American free market capitalism has been around for a while now and it is intrinsically part of the world’s economic system with several Western economies based on the same principles. However the recent economic crisis has show us that occasionally, this type of capitalism can prove to have disastrous results especially when investment bankers are allowed to take unprecedented risks and put the whole economy into jeopardy as happened in 2008. The principle of profit at all costs with no risk aversions and/or protection creates situations which are anamolous as when the great lending crisis crashed the property market which will probably never recover to the levels it once held in 2007. The inexorable rise of property prices in the US crashed to a halt in 2008 and the extent of foreclosures and failures after that truly ruined the concept of US capitalism.
Privatisations and the stock market bubble are also largely to blame for the recession where companies with little or no proven track record float on the exchange creating billionaires out of their owners but with the actual value of the company being quite dodgy. This policy has created a lot of paper money shareholders but if these were to attempt to cash in on their investment, undoubtedly the economy would crash in a spectacular manner. The crash also brought about governemnt intervention on a massive scale thus belying the fact that the state has to be completly left out of running the economy. American capitalism is fundamentally flawed and from what is happening now, it appears that the lessons have not yet been learnt.
Policymakers in Japan, the world's second-largest economy must transition their nation away from a manufacturing-dependent model for growth. What industry sectors might emerge as the new drivers of economic growth? Defend your answer.
Since the Second World War, Japan has been quite an economic powerhouse and has transformed itself from a pariah nation into one of the most successful economies in the world. It prospered chiefly through mass production of material objects such as cars and later on audio and video products as well as computers and games consoles. However with labour costs fast rising and becoming uncompetitive, the country’s economy needs to diversify substantially also to get it out of the recession which it cannot seem to be able to shake off.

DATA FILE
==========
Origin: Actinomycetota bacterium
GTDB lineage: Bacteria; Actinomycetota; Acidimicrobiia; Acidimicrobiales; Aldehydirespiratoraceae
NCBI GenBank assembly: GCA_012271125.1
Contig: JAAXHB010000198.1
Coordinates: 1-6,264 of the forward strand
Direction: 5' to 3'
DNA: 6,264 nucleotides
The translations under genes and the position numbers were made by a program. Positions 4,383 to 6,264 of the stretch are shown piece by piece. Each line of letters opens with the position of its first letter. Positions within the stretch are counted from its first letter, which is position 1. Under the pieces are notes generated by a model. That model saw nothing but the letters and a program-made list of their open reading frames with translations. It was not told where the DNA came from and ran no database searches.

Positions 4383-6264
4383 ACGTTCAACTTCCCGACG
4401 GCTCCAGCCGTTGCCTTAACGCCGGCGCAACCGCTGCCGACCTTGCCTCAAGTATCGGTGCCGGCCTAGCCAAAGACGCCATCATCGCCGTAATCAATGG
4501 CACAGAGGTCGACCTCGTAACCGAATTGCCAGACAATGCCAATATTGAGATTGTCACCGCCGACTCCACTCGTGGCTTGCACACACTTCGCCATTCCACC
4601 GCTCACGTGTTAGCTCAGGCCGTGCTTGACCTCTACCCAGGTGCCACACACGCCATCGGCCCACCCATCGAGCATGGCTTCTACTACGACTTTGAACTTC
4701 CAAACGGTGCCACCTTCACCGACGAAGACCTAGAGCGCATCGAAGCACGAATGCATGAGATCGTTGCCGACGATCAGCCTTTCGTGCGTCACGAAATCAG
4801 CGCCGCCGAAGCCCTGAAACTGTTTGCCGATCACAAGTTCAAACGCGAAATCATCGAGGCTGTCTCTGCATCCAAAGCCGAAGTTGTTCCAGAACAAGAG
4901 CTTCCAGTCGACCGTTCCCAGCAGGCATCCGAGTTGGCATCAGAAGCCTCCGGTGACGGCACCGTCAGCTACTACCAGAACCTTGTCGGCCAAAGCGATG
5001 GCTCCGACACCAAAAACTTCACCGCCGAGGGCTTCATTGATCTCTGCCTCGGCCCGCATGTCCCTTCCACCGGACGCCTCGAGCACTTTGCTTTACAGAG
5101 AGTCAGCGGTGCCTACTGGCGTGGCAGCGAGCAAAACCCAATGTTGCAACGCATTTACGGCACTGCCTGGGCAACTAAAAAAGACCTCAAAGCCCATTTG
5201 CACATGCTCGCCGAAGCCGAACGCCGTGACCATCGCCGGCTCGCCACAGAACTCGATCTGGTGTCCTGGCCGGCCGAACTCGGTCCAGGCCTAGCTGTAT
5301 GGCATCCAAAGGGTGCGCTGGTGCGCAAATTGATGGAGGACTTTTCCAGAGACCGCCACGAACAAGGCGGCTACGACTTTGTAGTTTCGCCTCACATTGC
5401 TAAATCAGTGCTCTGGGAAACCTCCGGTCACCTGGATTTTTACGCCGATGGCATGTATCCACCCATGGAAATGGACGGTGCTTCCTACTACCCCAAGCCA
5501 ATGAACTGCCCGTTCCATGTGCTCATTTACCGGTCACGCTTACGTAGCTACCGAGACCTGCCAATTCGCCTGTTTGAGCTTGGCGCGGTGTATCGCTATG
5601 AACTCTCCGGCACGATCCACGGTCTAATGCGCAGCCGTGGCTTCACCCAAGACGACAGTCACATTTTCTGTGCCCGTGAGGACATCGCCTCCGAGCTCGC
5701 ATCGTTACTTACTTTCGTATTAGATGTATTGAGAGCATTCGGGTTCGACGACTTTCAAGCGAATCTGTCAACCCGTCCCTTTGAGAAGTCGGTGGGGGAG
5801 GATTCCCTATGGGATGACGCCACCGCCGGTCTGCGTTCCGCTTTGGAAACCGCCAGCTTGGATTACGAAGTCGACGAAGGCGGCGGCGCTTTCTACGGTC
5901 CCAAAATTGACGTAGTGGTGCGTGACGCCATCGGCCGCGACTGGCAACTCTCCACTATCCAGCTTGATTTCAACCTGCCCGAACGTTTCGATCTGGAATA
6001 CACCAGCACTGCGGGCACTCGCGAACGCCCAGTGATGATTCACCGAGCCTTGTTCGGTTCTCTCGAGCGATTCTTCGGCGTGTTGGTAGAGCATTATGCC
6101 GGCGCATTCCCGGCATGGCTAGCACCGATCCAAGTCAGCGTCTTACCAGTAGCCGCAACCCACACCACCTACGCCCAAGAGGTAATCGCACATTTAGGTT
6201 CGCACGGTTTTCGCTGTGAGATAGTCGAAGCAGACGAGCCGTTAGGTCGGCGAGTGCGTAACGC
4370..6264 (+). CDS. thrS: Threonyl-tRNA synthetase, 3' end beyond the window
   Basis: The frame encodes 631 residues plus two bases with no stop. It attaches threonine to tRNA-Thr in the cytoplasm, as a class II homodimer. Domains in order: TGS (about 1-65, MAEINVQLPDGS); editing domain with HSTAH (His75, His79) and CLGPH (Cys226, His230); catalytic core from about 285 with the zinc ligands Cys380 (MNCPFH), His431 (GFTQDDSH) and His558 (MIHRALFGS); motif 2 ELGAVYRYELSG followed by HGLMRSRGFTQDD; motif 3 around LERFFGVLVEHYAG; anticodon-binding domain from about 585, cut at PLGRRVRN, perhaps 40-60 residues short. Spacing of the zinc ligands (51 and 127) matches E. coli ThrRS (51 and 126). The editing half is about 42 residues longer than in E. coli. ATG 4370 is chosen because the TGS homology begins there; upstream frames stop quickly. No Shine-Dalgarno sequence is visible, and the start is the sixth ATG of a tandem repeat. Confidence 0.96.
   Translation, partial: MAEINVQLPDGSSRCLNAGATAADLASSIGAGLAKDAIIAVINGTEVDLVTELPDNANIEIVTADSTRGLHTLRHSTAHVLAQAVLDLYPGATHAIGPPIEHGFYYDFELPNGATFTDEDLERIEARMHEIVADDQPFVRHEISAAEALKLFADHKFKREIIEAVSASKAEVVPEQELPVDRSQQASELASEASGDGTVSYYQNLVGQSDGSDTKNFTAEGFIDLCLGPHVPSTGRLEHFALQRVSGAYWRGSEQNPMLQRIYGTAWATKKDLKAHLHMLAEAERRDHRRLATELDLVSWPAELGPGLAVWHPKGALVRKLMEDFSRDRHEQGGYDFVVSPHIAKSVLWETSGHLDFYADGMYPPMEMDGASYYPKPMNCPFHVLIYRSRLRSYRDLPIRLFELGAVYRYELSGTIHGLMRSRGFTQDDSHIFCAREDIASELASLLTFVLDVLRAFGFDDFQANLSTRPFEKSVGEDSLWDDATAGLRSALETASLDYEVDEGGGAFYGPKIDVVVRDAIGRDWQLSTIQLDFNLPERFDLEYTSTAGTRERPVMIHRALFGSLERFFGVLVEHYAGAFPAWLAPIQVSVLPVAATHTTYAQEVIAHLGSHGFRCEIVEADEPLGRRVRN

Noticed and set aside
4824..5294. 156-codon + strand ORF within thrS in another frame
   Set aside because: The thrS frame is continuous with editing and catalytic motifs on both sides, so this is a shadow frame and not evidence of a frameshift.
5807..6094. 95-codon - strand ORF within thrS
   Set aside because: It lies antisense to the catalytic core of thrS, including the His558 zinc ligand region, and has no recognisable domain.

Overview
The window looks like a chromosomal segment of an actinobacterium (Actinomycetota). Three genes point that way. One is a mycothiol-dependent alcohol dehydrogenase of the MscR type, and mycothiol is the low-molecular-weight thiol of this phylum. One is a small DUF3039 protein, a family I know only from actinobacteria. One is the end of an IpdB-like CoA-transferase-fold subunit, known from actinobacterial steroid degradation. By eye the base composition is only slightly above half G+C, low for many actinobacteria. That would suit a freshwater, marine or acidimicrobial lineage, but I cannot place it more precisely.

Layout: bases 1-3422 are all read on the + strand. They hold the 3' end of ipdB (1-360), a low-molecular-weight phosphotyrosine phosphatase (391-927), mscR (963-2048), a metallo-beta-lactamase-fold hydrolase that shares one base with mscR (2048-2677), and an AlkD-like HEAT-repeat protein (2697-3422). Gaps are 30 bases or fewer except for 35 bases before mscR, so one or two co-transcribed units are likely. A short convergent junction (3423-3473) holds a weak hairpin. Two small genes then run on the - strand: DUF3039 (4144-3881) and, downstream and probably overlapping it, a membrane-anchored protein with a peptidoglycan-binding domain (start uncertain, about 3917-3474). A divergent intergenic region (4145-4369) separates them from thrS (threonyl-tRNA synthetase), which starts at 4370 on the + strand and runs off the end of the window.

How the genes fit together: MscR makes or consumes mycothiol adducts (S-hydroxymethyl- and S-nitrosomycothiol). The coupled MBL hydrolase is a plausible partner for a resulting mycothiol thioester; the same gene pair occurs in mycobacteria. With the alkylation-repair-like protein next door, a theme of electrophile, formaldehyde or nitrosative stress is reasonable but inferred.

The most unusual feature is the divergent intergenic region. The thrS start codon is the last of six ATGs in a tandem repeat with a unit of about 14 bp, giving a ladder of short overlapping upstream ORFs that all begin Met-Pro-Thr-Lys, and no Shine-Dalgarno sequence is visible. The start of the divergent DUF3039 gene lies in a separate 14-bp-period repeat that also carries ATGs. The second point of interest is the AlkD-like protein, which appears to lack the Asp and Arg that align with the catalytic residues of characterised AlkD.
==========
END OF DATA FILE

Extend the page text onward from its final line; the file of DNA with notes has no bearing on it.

Japan has always been traditionally strong in the banking sector although it is not really known as any sort of financial haven. This is an area policymakers could explore, as an attractive proposition for investors who wish to pour their money into the country by offering high rates of interest and good tax breaks. Traditionally known as hard workers, the Japanese can provide a splendid service to all those who wish to sink their money into the country and that could also be used to boost the economy.
Another area into which Japan may diversify is tourism which again is rather lacking in this country. Although Japan boasts a rich and varied history, its remoteness is obviously a problem in attracting tourists, principally from Western countries. However with today’s excellent air links, the tourism trade can be boosted substantially with proper advertising campaigns and similar promotions that should enable the country to compete in this area.
Do you think that the economic stimulus programs in the United States, Asia, and elsewhere are the right approach to pulling the world out of recession? Defend your answer.
The 2008 recession has perhaps been the greatest one in modern times and has probably exceeded the 1929 Wall Street Crash principally as it provided far greater losses and failures than that especially in banks and the property market. However this time round we have seen governemnt intervention on a massive csale to save the banks and other financial institutions especially in the Western world and asia.
Still, all this intervention and the subsequent burdens on the taxpayer seem not to have had the desired effect on the unquenchable thirst of financiers and investment bankers who gratefully gobbled up the billions provided to them by the state and continued with their risky prcatices like before as if nothing had happened. Banks continued to make massive investment profits on their investmnet arms after the crash and these profits were once again paid in huge bonuses to the select few. In some countries such as Greece, the country’s economy was in such a bad way through years of largesse that it is now on the brink of economic collapse.
The situation now is very much the same as it was pre 2008 and it appears that no lessons have been learnt from the crisis. Government intervention has been good and timely yet what needs to be done is to overhaul financial regulations to ensure that such a crisis never occurs again. It seems that the lessons of flagrant risk have not been learnt and a double dip recession is still looming alarmingly on the horizon.
Keegan J, Green (2011) Global marketing; Sixth Edition, Prentice Hall
Fulcher J (2004); Capitalism – A Very Short Introduction, Oxford University Press
Coffey, Tomlinson, Bailey (2007); Crisis or Recovery in Japan: State and Industrial Economy, Edward Elgar Publications
Krugman P (2008); The Return of Depression Economics and the Crisis of 2008, W. Norton